China's Huawei to go it alone in network gear, handsets

Reuters

* Will not do acquisitions in either business line -exec

* On track to hit 10 pct sales growth target this year, next

* Gradual approach to growing handset business

By Leila Abboud

LONDON, Nov 5 (Reuters) - China's Huawei is notplanning acquisitions to expand its telecom network equipmentand mobile phone businesses, preferring a go-it-alone strategycentred on R&D firepower and building a consumer brand, thegroup's co-chief executive said.

Speaking in London on Tuesday, Eric Xu, who now holds therotating CEO job, also said Huawei would have no problem hittingits target for 10 percent revenue growth this year and next onstrong demand from global telecom carriers and consumers.

Shenzhen-based Huawei earned roughly 73 percent of its 220.2billion yuan ($36.1 billion) sales last year on networkequipment for telecom operators, while 22 percent came frommobile phones and other consumer devices like wifi dongles.Nearly three quarters of revenue is earned outside China, makingHuawei one of the country's first truly global companies.

"We will not do any acquisitions to support the businessobjectives we have for our smartphone business, rather we willtake a step-by-step approach to build it," Xu told reporters.

As for the telecom gear unit, Xu also said no acquisitionswere planned.

Huawei has expanded globally in the past decade to becomethe world number two behind Sweden's Ericsson, takingmarket share from Europe's Alcatel-Lucent and Nokia's NSN unit via lower prices and strong technology.

"Any acquisition would bring us similar technology to whatwe already have in our portfolio and that does not bring anysynergies," said the 46 year-old executive.

"The customers also want multiple choices of vendors."

Xu's remarks come as the telecom equipment and mobile phonesectors could be moving into a period of consolidation as weakerplayers struggle to stay with the rapid pace of technologicalchange. Nokia is considering strategic options including atie-up with rival Alcatel-Lucent after it unloaded its mobiledevice business to Microsoft, sources earlier toldReuters.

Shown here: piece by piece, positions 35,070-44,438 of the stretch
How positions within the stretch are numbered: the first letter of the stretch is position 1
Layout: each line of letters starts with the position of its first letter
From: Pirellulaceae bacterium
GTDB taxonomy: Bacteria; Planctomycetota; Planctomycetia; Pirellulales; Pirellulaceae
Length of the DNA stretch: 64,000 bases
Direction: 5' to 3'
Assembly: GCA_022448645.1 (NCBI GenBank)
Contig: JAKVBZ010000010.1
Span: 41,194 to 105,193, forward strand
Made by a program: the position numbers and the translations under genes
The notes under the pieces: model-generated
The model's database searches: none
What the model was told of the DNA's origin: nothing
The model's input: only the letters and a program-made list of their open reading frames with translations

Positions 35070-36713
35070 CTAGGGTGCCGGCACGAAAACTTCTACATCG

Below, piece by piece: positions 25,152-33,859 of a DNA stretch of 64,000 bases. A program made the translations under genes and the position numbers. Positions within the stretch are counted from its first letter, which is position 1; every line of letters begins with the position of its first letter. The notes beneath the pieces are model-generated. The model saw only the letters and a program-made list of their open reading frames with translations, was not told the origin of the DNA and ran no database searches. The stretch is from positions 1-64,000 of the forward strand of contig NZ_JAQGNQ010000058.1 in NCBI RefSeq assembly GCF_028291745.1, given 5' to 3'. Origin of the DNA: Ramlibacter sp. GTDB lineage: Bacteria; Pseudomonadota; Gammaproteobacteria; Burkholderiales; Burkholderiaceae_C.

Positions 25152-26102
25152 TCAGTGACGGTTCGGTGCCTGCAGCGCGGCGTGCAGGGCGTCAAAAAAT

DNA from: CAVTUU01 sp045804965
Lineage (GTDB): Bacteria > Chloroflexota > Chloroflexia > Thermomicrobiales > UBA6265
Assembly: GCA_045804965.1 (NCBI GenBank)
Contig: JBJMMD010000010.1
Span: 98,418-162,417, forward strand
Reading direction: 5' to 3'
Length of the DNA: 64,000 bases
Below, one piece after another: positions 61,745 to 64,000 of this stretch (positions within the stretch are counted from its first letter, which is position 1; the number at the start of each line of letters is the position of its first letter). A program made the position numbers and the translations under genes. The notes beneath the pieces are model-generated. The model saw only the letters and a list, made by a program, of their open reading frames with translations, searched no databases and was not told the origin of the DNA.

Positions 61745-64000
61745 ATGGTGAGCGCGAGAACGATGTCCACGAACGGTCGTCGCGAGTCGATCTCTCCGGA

In handsets, Canada's Blackberry tried and failed tosell itself, although Xu said Huawei was never in talks with thecompany. Taiwan's HTC is also seen by some analysts aspossible takeover prey as its sales tank under pressure fromSamsung and Apple.

Regardless of the deal-making landscape, Huawei, which wasfounded in 1987 by Ren Zhengfei, an engineer who got his startin the Chinese army, does not think it needs to snap up weakenedrivals to keep up its rapid growth.

Instead, Xu said the group would emphasise R&D to stay aheadof the competition in network gear. He cited a $600 millioninvestment it was making in early research into next-generationmobile technology known as 5G that will multiply download speedsfrom 4G technology still being rolled out in much of the world.

Huawei spent 14 percent of its sales last year on R&D, onpar with leader Ericsson.

In handsets it took a long-term view and was focusing onsmartphones aimed at developed markets and not on the lower end.

Xu said the group would refrain from massive advertisingcampaigns while it worked on improving products, strengtheningits supply chain and may open stores for distribution.

"We are not yet satisfied with this business. Only whenthese three goals are met will we start to increase ourinvestment on the marketing and branding side," he explained.

The strategy appears to be working, although in market shareHuawei remains far smaller than leaders Samsung and Apple.

In the third quarter, Huawei took the third-place spot fromLG in terms of smartphone shipments helped by its Ascend P6model, selling 12.7 million phones and taking its market shareto 5.1 percent globally, according to Strategy Analytics.

Samsung led with 35.2 percent and Apple had 13.4 percent.

Xu admits that building a global brand takes time, and itcould temporarily lose the third spot if rivals' new handsetsappeal to fickle consumers, but Huawei is playing the long game.

"Our PR agency told us we should help consumers learn how topronounce the name Huawei, and maybe over time they will come toknow the brand."

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